Governor: Bill Will Be Introduced To Make Michigan 24th Right-To-Work State

'When it arrives on my desk, I plan on signing it'

Michigan Governor Rick Snyder said today that a bill will be introduced that would make Michigan the nation's 24th right-to-work state. 

"When it arrives on my desk, I plan on signing it," he said.

In a press conference with the House and Senate Majority leaders and three union members, the Governor suggested that a bill would be introduced today.

Under the legislation, employees would only pay union representation fees (also called "agency fees") if they chose to do so. Federal law prohibits workers from being required to be union members and pay union dues as a condition of employment. However, unless a state has a right-to-work law, employees in companies where a union already exists are forced to pay union fees if they don't pay the dues. Typically, the fees are nearly as costly as the dues.

"I'm asking that we pass an act that gives workers freedom in the workplace," said Governor Rick Snyder.

The governor called it "pro-worker" and said he wants it "promptly and efficiently."

The Governor said the legislation will cover both public and private-sector with one carve out for public safety, meaning police and fire personnel. He said this was because of their "unique status" and cited Public Act 312, which creates a binding arbitration process for labor disputes.

"This is about fairness ... it is not about Republican vs. Democrat or worker vs. management," said Republican House Speaker Jase Bolger. "[Workers] deserve the freedom to choose which organizations they want to join and which organizations they do not want to join."

"We have come together and believe this is the time to tackle this issue and do something about it," said Senate Majority Leader Randy Richardville. Richardville went on to note that he is generally in favor of collective bargaining and believes most members will choose to stay with the union.

All three Republican leaders emphasized that they support collective bargaining rights, but that union members should have a choice. They were joined on the panel by three union members: A teacher from Hamtramck, an AFL-CIO worker and a UAW member with Ford – the first two said they plan on staying with their union, but want people to have the choice.

"Right-to-Work states have higher population growth, higher wage growth and greater job creation," said Vincent Vernuccio, labor policy director with the Mackinac Center. "Michigan is one step closer now to bringing more job creators and businesses to our state."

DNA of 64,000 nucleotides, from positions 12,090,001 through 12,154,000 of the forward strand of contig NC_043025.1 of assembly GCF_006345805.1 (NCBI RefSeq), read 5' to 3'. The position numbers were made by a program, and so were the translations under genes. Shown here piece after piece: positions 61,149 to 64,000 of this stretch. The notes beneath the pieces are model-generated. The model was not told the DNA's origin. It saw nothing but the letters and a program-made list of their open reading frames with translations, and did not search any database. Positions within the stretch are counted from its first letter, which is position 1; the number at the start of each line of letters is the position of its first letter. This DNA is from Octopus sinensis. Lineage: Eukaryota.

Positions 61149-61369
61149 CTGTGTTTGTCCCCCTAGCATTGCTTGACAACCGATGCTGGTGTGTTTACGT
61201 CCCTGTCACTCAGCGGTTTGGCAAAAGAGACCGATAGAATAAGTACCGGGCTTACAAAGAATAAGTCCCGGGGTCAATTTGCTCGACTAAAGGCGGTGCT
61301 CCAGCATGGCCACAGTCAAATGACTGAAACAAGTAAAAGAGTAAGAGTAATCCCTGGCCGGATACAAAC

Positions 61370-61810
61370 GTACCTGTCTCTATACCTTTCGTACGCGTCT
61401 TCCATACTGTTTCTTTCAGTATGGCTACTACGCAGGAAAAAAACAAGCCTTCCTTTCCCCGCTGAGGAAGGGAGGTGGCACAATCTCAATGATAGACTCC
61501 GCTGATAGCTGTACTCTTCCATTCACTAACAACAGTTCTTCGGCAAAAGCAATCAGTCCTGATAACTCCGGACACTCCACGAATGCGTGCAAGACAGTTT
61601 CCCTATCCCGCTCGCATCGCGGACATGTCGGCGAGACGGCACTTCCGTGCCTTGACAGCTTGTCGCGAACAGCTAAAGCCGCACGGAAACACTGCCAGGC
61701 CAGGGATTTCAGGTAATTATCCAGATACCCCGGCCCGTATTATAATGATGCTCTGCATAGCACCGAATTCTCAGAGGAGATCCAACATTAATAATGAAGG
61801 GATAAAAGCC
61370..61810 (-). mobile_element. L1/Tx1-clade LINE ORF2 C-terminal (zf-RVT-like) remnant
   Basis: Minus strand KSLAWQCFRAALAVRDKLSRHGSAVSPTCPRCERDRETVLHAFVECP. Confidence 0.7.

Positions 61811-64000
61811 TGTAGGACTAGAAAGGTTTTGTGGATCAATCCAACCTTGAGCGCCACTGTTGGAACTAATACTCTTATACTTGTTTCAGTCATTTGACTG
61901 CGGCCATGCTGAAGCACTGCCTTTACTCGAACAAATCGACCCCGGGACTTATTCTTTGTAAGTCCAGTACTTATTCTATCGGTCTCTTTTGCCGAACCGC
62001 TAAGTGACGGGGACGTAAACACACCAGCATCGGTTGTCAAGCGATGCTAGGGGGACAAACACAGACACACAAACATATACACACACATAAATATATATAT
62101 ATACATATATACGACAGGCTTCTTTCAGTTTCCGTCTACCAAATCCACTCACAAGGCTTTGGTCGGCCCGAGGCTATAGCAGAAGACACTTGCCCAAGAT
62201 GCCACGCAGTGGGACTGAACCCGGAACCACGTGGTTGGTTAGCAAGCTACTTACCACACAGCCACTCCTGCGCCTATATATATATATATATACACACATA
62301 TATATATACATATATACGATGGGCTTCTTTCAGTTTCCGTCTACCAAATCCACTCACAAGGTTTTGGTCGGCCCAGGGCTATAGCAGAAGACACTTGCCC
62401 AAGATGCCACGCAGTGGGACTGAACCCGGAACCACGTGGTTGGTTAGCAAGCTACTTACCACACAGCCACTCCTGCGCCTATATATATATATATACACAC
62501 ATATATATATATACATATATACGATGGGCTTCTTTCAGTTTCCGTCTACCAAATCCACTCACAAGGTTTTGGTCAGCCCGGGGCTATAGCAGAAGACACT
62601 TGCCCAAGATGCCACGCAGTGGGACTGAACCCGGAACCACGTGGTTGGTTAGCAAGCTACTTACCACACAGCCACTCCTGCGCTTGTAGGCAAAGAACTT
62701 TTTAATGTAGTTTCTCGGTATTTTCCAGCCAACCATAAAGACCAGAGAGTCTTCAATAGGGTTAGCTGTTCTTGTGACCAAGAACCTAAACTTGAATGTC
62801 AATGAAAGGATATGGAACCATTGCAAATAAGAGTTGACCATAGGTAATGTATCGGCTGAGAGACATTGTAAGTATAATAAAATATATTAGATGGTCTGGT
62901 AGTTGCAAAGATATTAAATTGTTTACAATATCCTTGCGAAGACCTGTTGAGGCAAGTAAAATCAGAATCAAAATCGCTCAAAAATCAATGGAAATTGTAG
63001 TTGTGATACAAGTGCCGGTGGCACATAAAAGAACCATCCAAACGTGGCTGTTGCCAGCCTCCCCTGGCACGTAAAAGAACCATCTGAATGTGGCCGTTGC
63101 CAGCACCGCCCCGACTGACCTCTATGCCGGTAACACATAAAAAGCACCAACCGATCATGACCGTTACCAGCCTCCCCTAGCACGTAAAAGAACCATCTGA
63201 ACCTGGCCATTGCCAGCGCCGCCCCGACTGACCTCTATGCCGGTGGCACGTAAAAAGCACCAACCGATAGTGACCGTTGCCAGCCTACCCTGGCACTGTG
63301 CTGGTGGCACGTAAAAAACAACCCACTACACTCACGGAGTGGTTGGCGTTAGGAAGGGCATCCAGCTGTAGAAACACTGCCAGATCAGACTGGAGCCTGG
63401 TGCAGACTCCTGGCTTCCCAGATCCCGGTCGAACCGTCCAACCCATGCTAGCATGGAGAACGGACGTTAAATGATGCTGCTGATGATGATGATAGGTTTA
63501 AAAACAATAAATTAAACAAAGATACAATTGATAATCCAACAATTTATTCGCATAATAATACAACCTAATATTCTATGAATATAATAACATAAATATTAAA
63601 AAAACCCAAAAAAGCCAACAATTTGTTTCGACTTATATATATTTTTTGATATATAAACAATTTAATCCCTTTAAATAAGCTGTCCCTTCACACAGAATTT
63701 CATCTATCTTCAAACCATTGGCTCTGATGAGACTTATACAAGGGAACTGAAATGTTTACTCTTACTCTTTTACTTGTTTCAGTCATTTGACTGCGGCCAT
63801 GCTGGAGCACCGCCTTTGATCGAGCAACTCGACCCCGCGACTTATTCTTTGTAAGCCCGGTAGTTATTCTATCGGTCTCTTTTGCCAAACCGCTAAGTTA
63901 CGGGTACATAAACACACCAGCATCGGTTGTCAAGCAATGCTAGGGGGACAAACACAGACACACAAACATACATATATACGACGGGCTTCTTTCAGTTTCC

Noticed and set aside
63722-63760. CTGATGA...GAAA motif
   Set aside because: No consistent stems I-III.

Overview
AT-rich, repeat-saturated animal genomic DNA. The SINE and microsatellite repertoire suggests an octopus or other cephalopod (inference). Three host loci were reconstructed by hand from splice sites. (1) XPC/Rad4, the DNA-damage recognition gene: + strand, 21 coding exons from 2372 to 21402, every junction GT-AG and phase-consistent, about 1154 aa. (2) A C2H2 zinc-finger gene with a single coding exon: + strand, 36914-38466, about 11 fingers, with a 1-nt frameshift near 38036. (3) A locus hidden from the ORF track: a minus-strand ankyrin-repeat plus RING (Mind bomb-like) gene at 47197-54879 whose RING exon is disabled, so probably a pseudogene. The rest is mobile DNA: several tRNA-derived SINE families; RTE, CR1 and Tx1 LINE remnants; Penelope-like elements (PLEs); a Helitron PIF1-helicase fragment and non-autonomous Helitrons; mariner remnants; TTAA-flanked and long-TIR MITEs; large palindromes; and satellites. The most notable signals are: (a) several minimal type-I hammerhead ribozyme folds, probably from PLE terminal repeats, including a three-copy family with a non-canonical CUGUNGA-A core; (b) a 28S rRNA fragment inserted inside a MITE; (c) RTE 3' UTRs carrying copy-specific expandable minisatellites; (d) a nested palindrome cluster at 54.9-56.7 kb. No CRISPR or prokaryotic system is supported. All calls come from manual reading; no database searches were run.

The introduction of a right-to-work bill comes after the state's unions spent more than $23 million on Proposal 2, which would have permanently banned a right-to-work law in Michigan. Voters rejected the constitutional amendment change by a margin of 57 percent against to 43 percent in favor.

Immediately after the election, union executives defended their decision to try and guarantee forced unionism in the state constitution, but also began asking voters, business owners and Republican legislators to not pass a right-to-work bill because it would be divisive.

After Thanksgiving, unions began urging their members to call legislators to encourage a vote against any right-to-work bill. Training sessions also were held for those making calls, telling them how to act on the phone and what to say. Robocalls also reportedly were being made as well.

"I haven't personally heard the robocalls, but I've heard about them," Rep. Mike Shirkey, R-Clark Lake said. “The unions are definitely trying to stop the Freedom to Work legislation."

Union attempts to block right-to-work legislation are counter to public opinion. Polls taken last spring showed that about 57 percent of likely voters supported Michigan becoming a right-to-work state.

Passing a bill in the lame-duck session puts the vote in front of existing Legislators who are familiar with the issue. After the beginning of the year, new Legislators take office.

Adoption of a right-to-work law in Michigan would be significant nationally. Michigan would be the first state with a large percentage of union workers to pass such a measure. A little more than 17 percent of the state’s workers belong to a union, the fifth-highest percentage of unionized workers in the United States.

Last winter, when neighboring Indiana became the first Rust Belt state to adopt a right-to-work law, pressure intensified for Michigan to follow suit. However, Gov. Rick Snyder wasn't anxious to pick a fight with the unions over the issue.

The dynamics, however, changed after the November elections, and in line with a national (and increasingly bipartisan) trend against overreach by many government unions that continue to demand benefits that exceed those of the taxpayers.

"When this becomes law, unions will be free to make their case, but workers will be free to make their choice," said Bolger.

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See also:

Facts On Right to Work vs. Forced Unionization States

Right-to-Work States Have Lower Workplace Injury Rates

Right-to-Work Law Would Help Ensure Government Unions Could Not Elect Their Own Bosses

Collective Bargaining a 'Right' to Coerce

Unionized Government Takes and Spends More

Indiana Leads the Manufacturing Belt

Michigan Loses $2.5 billion Yearly Income; Right to Work States Gain Billions

Michigan Gives Unfair Tax Handouts To Try and Counter 'Right to Work' States

Labor Bosses' Vision of Collective Bargaining Hurts Workers, Society

UAW Member: Union Workers 'Need to Embrace' Right-to-Work Laws

The Public Employee Union Problem